Grandma's Feather Bed by Christopher Canyon. Hooray for feather beds! Huge and soft, the perfect place to play ... and before you know it ... sleep. One of John Denver’s most popular songs brings back favorite childhood memories. This is the fourth in Dawn Publications' highly acclaimed John Denver & Kids picture book series, adapted and illustrated by award-winning artist Christopher Canyon. The hardback edition comes with a CD of John Denver singing this children's classic. -- Amazon Editorial Review (Music & Literacy)
Gentle Giant Octopus
by Karen Wallace
Kindergarten-Grade 2-Brief text and watercolor paintings describe how a female giant octopus moves, protects herself, and lays her eggs. The illustrations have a sense of drama; in one picture, the octopus fills the whole page, her long tentacles flying behind her in the blue-green ocean. At one point, a crab attacks and an eel rips off a tentacle with its daggerlike teeth. Each page has just a few sentences in large print, but they provide a basic introduction to the animal and many interesting facts. Although this book is classified as nonfiction, the information is related as a story. -- School Library Journal excerpt (Non-Fiction, Informational Text)
Welcome to the World of Octopuses
by Diane Swanson.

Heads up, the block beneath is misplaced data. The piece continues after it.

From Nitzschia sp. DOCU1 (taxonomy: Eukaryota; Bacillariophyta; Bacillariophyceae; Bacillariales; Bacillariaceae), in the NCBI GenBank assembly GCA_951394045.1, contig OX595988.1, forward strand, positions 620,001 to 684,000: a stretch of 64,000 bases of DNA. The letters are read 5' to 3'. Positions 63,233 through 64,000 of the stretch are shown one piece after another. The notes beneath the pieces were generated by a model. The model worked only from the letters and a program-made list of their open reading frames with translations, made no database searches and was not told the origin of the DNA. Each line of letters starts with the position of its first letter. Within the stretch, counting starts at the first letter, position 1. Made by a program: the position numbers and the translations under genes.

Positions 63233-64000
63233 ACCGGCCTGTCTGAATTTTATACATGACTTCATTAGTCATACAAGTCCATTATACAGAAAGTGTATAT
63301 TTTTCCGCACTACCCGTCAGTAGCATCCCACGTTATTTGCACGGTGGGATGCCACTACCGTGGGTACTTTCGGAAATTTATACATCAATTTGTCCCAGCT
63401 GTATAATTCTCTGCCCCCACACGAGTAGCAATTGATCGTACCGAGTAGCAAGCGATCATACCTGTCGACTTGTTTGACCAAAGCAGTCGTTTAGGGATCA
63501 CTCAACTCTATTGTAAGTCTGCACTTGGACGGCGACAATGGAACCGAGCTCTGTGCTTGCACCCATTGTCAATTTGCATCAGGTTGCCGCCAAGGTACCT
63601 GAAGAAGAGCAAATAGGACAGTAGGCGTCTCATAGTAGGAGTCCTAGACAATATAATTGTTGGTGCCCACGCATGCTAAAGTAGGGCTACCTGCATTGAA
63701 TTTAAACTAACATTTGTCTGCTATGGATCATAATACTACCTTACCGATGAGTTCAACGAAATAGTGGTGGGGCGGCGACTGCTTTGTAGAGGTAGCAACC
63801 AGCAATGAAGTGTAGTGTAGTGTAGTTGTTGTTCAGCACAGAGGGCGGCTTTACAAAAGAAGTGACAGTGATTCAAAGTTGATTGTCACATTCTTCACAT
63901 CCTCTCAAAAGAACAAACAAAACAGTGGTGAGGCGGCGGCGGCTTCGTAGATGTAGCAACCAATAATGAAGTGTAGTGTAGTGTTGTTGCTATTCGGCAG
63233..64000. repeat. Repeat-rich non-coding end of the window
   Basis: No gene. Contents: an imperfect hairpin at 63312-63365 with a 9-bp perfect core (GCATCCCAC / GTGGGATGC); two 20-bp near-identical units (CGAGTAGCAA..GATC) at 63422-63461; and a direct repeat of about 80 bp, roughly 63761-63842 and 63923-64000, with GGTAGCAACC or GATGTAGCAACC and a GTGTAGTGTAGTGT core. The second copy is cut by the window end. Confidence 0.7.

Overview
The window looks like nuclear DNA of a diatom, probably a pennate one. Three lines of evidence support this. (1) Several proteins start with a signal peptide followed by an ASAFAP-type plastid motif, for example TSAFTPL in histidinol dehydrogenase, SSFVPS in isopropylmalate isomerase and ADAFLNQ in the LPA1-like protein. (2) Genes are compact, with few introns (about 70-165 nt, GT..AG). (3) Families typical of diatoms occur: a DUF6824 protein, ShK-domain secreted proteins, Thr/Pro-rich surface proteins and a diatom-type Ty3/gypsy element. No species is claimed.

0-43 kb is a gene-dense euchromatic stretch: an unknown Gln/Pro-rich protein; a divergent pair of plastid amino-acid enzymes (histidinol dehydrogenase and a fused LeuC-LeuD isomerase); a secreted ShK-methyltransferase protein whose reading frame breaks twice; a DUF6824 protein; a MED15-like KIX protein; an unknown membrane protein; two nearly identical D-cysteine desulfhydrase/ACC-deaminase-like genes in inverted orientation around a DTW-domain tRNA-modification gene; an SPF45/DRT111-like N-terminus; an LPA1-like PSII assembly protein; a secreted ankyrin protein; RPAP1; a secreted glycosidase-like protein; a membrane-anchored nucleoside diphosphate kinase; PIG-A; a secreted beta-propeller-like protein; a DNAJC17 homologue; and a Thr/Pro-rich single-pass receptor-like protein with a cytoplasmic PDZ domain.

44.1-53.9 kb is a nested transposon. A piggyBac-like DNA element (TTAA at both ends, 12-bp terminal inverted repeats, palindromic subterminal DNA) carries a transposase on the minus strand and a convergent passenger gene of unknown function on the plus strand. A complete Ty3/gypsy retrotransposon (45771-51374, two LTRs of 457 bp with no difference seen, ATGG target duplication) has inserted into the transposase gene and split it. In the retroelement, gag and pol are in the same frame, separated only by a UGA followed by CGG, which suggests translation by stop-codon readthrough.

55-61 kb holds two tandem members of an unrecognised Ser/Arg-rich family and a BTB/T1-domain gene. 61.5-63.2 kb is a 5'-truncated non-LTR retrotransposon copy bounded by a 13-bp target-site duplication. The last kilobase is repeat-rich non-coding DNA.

With no bones and no nose, octopuses use their eight long arms for touching, smelling and even tasting! While some are as small as a paper clip, others can grow to the length of three doors. These intelligent animals enjoy living by themselves and eating a lot of seafood -- crabs, scallops and fish. Filled with amazing facts and color photographs, this book provides a fascinating look at the undersea world. Each book in the Welcome to the World of Series introduces children to wildlife through color photographs, lively description and amazing facts.-- Amazon excerpt (Non-Fiction, Informational Text)
An Octopus is Amazing
by Patricia Lauber.
An assortment of facts are presented in this charming introduction to the truly amazing octopus. Lauber's chatty, fact-filled text makes the book a good read-aloud, and Keller's amusing and colorful drawings enhance it by depicting exactly what is described on each page--a perfect match of text and illustration..... -- School Library Journal excerpt (Non-Fiction, Informational Text)
by Michelle Knudsen